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Nutrition Coaching FAQ
Registered Dietitian vs. Nutritionist – What’s the difference?
People often are confused and overwhelmed after reading and following nutritional advice and information from a variety of sources like books, magazines and TV shows. They know that the body cannot function efficiently and effectively without the correct nutrition and diet – but nutrition news is often contradictory, the main issue then becomes who and what information should they believe?
What is the difference between a Dietitian and a Nutritionist?
Nutrition is the study of nutrients in food, how nutrients are used by the body, and the relationship between diet, health and disease. Within this field, Dietitians are the recognized food and nutrition professionals and experts in Canada. Registered Dietitians can be found in healthcare system (hospital, community, foodservice) and alongside medical doctors, specialists, nurses, and physiotherapists.
Dietitians must complete both a university bachelor’s degree in nutrition and practical work to be allowed membership in a provincially regulated college of dietitians. Dietitians are licensed with the provincial government to ensure the highest standards of service and care. The nutritional information you are given by a Registered Dietitian is based on the best scientific evidence in research and they work in the best interests of the public. Dietitians are held highly accountable for their conduct and the care they provide.
In various provinces including Manitoba, the title “nutritionist” and “certified nutritionist” are not protected by law. This means that unlike “Dietitian” there are no requirements in regards to education in order to use the title “Nutritionist”. Anyone can call themselves a “Nutritionist”.
Look for a registered dietitian:
Don’t believe everything you read or hear. Take the next step and be critical of the information you find in magazines, newspapers or on the internet. Ensure that the person providing the nutrition information is in fact a professional in the nutrition field, a Registered Dietitian. Nutrition is far more complicated than it appears. A Registered Dietitian’s role is to take their background in physiology, biochemistry, microbiology, biology and nutrition to help translate science and nutritional research into practical advice that is easily understandable and useful to your unique situation.
What do Registered Dietitians do?
Registered Dietitians (RDs) are regulated health professionals who are uniquely trained to advise on diet, food and nutrition. They support the nutritional health of the population through health promotion, disease prevention, treatment, support and rehabilitation. For example, they have the following skills:
- Dietitians translate the science of nutrition into practical information that supports people in making healthy food choices.
- Dietitians bring evidence-based decision-making to their practice and adhere to nationally established standards of practice, monitored by provincial regulatory bodies.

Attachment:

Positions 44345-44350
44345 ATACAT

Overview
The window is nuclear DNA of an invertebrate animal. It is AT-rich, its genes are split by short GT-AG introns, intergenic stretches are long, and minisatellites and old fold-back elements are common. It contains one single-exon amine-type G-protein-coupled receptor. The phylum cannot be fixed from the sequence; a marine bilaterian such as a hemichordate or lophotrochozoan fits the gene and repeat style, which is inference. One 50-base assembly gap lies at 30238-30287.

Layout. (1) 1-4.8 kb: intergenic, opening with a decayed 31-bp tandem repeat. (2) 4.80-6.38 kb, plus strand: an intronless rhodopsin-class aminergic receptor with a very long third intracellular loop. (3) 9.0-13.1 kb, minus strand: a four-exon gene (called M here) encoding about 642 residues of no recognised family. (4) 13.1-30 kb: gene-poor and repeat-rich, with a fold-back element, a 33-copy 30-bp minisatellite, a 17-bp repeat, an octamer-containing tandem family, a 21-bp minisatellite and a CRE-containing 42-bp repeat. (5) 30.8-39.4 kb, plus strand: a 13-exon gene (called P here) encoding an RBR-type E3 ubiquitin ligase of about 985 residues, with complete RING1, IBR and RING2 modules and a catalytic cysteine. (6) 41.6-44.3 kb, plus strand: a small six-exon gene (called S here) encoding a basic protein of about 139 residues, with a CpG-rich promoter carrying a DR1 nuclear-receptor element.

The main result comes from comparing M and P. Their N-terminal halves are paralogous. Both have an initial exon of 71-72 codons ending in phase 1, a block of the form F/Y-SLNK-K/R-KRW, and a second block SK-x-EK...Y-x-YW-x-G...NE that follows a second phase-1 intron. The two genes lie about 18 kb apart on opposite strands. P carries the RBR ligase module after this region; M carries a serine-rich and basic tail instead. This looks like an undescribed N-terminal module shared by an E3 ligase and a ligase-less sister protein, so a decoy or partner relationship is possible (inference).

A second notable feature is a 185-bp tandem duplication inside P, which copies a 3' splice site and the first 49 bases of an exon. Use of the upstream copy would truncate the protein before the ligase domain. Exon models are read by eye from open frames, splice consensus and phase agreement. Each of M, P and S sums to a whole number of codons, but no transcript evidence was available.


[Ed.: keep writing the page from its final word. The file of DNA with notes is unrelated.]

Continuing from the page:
- Dietitians are skilled educators in promoting behavior change relative to food choices, eating behavior and preparation methods to optimize health.
- Dietitians develop plans based on comprehensive needs assessments. They monitor progress, provide the needed ongoing supports and evaluate outcomes.
- Dietitians act as a resource within the health care team.
What can I expect on a first visit with Sarah Morry, Registered Dietitian?
We suggest that you contact the clinic directly so that we can identify your needs and expectations and determine if seeing a Registered Dietitian is right for you. Keeping a 3-day food diary prior to your first visit is also recommended in order to get the most out of our appointment.
The initial appointment lasts approximately 1 hour and involves us going through family history, eating preferences and habits, goals and assessing and identifying any existing medical conditions you may have where nutrition will play a beneficial role. All information is treated with the strictest confidence and consultations are held in private rooms so there is privacy for you to speak about any worries or concerns you may have. After identifying your needs we will establish a treatment plan that best meets your goals.
As making changes to your diet take time and involve changing habits, we will then talk about any follow up appointments that should be made so that we can monitor your nutrition progress and review goals. We will also discuss ways that I can provide you with support with your goals between appointments.
Who pays for Nutrition Coaching and Dietitians?
These services are covered by many health insurance plans such as Blue Cross and Great West Life. You can check your health insurance to see if dietitian services are covered and if a Doctor’s prescription is necessary. You may discuss and ask your doctor to refer you for dietitian services. Also, many people find a lot of benefit from our nutrition coaching services and will pay directly without insurance.
We do not bill insurance companies for nutrition coaching. We find there are less errors and faster processing if the patient submits their bills.
Download our patient information form to save yourself some time. You can fill it out and bring it with you on your first appointment: Click here to view and download the patient information form and payment policies.
Our staff will be happy to help guide you on submitting your receipts to your insurance company.